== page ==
Monday, August 28, 2006


"Just because you're paranoid, doesn't mean they're not out to get you."
It’s a great shame the author of that little gem is “Unknown”, as it’s really worth a nod of acknowledgement. Following the unfolding comedy of errors after last Sunday’s Test Match Bad Hair Day, this phrase kept coming into my mind.

It is very difficult to “know” what people are really like when you see them on TV or read about them in the newspapers, but I cannot believe Darryl Hair is a devious man. But the events of last week, involving his e-mail spat with the Cricketing Mafiosa have done his case no good at all.

The upper echelons of the bodies which run cricket are packed with legal eagles and career Diplomats. They would all say this is inevitable, but the simple issue of making cricket interesting and exciting for fans across the world rarely seems to sit at No. 1 on their agenda. Consequently, we look with morbid fascination at the saga of the e-mails which were released by the ICC last week, and cringe.

I would imagine that the furore after last Sunday came as a genuine surprise to Hair, as I suspect he is also a bit naïve, and not at all streetwise in the wider ways of the world.

The “authorities” however, are not like this. To them, politics and international diplomacy are centre stage. So what we’ve seen is a set of e-mails intentionally made public, when I am in no doubt Darryl Hair expected the private nature of them to be respected. I suspect they would have remained so, if it had suited the ICC’s case. When are people going to realise that they should equate the “Send” button on an e-mail with reading it out on News at Ten? Ask Jo (September 11 Good Day to Bury Bad News) Moore - my guess is that she would probably agree with this.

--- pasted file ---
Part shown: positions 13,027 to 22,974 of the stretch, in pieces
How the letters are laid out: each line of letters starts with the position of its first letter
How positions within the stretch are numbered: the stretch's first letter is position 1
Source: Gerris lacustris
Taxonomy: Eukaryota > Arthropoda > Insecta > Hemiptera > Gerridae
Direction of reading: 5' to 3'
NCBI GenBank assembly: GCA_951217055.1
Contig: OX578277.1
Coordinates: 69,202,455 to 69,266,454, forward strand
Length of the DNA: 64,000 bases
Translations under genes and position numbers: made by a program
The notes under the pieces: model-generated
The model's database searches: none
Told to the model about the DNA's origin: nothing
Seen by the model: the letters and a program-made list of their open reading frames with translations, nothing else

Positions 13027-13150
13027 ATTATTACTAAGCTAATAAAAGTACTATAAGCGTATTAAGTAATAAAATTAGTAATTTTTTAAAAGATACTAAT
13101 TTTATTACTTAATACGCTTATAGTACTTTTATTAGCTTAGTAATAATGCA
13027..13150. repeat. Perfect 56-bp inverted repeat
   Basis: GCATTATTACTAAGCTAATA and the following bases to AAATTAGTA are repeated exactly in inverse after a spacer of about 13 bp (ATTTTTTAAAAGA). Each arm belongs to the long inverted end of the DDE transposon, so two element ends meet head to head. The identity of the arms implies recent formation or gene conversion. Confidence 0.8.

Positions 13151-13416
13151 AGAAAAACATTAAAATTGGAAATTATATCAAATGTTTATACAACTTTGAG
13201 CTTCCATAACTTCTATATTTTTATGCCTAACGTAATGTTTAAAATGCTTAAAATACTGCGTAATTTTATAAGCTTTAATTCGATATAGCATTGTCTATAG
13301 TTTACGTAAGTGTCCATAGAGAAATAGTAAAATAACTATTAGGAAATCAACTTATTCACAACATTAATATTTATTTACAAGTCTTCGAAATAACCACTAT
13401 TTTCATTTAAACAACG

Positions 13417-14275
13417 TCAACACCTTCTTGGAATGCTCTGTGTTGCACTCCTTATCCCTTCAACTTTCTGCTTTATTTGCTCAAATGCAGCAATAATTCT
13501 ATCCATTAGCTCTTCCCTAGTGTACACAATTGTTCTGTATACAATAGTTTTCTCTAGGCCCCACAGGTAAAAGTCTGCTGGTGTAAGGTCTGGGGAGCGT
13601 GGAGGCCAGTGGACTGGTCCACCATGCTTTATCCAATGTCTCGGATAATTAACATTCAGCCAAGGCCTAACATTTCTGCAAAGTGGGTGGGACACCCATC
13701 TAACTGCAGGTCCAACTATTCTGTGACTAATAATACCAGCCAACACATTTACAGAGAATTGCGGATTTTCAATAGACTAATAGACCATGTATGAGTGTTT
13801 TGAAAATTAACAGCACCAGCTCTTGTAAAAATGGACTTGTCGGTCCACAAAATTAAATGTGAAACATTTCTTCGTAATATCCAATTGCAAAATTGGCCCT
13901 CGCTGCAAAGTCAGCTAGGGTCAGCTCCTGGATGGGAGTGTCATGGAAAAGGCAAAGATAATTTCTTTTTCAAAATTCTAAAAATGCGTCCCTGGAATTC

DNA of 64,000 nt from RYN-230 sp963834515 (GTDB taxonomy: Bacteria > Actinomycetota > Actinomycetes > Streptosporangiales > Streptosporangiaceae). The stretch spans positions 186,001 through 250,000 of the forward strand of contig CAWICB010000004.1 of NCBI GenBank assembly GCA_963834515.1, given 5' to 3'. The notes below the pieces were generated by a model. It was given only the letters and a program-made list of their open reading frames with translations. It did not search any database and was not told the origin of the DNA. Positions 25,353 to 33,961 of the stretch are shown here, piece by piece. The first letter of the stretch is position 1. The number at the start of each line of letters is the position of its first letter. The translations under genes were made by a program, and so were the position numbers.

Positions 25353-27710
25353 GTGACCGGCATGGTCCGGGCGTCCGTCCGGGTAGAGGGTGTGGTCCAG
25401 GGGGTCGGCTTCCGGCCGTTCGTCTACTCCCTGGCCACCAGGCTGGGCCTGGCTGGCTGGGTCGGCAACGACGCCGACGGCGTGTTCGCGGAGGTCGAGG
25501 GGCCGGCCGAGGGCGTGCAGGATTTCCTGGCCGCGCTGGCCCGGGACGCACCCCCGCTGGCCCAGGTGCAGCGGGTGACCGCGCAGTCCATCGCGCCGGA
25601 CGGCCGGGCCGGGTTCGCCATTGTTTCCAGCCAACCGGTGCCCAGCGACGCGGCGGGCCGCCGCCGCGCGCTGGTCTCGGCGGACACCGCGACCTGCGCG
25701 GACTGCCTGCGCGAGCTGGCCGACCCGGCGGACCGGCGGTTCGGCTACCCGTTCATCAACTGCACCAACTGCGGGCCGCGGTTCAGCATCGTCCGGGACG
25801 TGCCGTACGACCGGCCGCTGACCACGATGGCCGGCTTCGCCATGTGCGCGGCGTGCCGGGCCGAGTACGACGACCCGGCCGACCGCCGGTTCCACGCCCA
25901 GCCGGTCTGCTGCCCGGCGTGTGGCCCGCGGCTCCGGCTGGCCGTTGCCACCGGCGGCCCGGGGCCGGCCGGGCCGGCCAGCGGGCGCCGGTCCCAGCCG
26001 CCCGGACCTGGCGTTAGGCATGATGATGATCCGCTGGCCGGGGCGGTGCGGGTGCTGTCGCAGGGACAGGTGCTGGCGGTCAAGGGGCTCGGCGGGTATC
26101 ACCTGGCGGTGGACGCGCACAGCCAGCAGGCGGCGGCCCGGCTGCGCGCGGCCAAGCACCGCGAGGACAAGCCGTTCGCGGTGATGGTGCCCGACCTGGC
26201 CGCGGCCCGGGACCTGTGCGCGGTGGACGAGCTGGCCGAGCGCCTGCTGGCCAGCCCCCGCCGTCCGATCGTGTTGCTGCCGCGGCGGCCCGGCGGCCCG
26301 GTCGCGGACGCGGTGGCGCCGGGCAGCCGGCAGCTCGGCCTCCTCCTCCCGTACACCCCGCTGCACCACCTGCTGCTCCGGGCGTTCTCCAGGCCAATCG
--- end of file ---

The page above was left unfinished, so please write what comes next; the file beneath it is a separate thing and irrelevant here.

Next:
One can only assume that Hair did talk to a lawyer before firing off e-mail No.1 – some of the words of the e-mails can only have come out of the mouth of a lawyer, not a cricket umpire. If, as I suspect, Hair had just seen the rather daunting enormity and inevitability of what was facing him, and decided that his card was now totally marked, it is very understandable that he would want to seek a reasonable way out.

What a pity his lawyer didn’t insist on conducting what were clearly going to be sensitive negotiations in a different and much more subtle way. This could have been done without leaving any obvious trail. But it was not to be, and the ICC has now been handed a sitting duck opportunity to find a political way out. I doubt we will ever know “the truth” now.

This was a major, major error on Hair’s part. Until that point, think what you like about his decisions, no-one could doubt his position on the top of the moral high ground. When the ICC gave out the e-mails for inspection, this blew him off that moral summit immediately. From the ICC’s point of view, how extremely convenient was that!

When you read them, it is quite clear that significant discussions had already been held between ICC Officials (and high-up ones at that) and Darryl Hair. One construction which could be placed on it is that someone has been playing “Good Cop, Bad Cop” with him to get it all down in e-mail form and inevitably into the public domain – this being followed by a whiff of moral indignation and Malcolm Speed’s abrupt rejection. You do find it a bit difficult to believe that the boss of the ICC could not have known what was going on. You might say that, on probably the biggest issue of his Cricketing Year, if the CEO didn’t know, and hadn’t been involved, then he jolly well should have been. If he did know, well, you fill in the gaps …….. .

So, what now? The One Day Matches will go on – so that’s sorted the money side out. The hearing will go on after them, and I suspect now that Pakistan will not be found guilty. Hair’s career will end, and - Which way’s the Sunset?

Cynical, moi?

How sad.

Anyway, always leave them smiling - I know it’s irrelevant, but I did grin a wry little bit when I noticed the ICC’s lawyer’s name is Pannick - “Double N” said Malcolm Speed at the Press Conference. On the basis that there should be a joke in every speech, I think that was his.

Actually, having just read that again, I don’t find it at all funny.

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